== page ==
flock - lock an entire file with an advisory lock




Calls flock, or an emulation of it, on FILEHANDLE. Returns TRUE for success, FALSE on failure. Will produce a fatal error if used on a machine that doesn't implement flock, fcntl locking, or lockf. flock is Perl's portable file locking interface, although it will lock only entire files, not records.

OPERATION is one of LOCK_SH, LOCK_EX, or LOCK_UN, possibly combined with LOCK_NB. These constants are traditionally valued 1, 2, 8 and 4, but you can use the symbolic names if you pull them in with an explicit request to the Fcntl module. The names can be requested as a group with the :flock tag (or they can be requested individually, of course). LOCK_SH requests a shared lock, LOCK_EX requests an exclusive lock, and LOCK_UN releases a previously requested lock. If LOCK_NB is added to LOCK_SH or LOCK_EX then flock will return immediately rather than blocking waiting for the lock (check the return status to see if you got it).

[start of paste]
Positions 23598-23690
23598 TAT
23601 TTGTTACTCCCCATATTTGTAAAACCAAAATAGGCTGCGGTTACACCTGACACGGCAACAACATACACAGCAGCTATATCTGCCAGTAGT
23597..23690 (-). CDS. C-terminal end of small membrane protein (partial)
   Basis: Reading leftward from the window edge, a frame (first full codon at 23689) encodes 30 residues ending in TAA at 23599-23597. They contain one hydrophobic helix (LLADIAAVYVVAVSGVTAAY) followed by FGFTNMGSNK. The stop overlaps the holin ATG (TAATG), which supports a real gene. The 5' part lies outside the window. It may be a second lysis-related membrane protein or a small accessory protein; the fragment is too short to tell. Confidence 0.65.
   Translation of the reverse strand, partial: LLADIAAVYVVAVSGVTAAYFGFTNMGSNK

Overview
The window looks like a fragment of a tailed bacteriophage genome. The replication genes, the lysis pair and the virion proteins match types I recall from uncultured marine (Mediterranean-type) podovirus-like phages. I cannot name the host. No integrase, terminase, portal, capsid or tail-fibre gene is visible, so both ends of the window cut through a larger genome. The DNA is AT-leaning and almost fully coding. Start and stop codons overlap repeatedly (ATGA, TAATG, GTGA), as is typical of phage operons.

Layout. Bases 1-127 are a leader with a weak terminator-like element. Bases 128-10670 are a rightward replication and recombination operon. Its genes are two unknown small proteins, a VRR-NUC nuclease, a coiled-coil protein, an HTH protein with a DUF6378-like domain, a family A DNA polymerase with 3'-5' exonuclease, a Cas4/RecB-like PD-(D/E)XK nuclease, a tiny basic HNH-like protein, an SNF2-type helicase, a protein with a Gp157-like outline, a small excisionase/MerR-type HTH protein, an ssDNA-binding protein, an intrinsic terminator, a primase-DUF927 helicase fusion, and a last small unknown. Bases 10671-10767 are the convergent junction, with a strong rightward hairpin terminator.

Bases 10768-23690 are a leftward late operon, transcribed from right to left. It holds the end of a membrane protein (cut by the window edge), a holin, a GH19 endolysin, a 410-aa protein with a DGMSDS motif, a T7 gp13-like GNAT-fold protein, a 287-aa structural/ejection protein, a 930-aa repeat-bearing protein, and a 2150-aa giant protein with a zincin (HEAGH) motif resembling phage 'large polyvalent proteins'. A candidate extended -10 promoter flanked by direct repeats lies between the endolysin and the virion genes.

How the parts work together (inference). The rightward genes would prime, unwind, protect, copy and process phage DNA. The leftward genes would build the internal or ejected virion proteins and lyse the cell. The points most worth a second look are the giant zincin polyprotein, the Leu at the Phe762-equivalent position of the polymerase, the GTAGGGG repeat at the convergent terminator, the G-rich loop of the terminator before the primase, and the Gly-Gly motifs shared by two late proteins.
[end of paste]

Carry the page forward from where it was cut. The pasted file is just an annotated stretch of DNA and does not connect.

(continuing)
Note that the emulation built with lockf doesn't provide shared locks, and it requires that FILEHANDLE be open with write intent. These are the semantics that lockf implements. Most (all?) systems implement lockf in terms of fcntl locking, though, so the differing semantics shouldn't bite too many people.

Note also that some versions of flock cannot lock things over the network; you would need to use the more system-specific fcntl for that. If you like you can force Perl to ignore your system's flock function, and so provide its own fcntl-based emulation, by passing the switch -Ud_flock to the Configure program when you configure perl.

Here's a mailbox appender for BSD systems.

    use Fcntl ':flock'; # import LOCK_* constants

    sub lock {
	# and, in case someone appended
	# while we were waiting...
	seek(MBOX, 0, 2);

    sub unlock {

    open(MBOX, ">>/usr/spool/mail/$ENV{'USER'}")
	    or die "Can't open mailbox: $!";

    print MBOX $msg,"\n\n";

See also the DB_File manpage for other flock examples.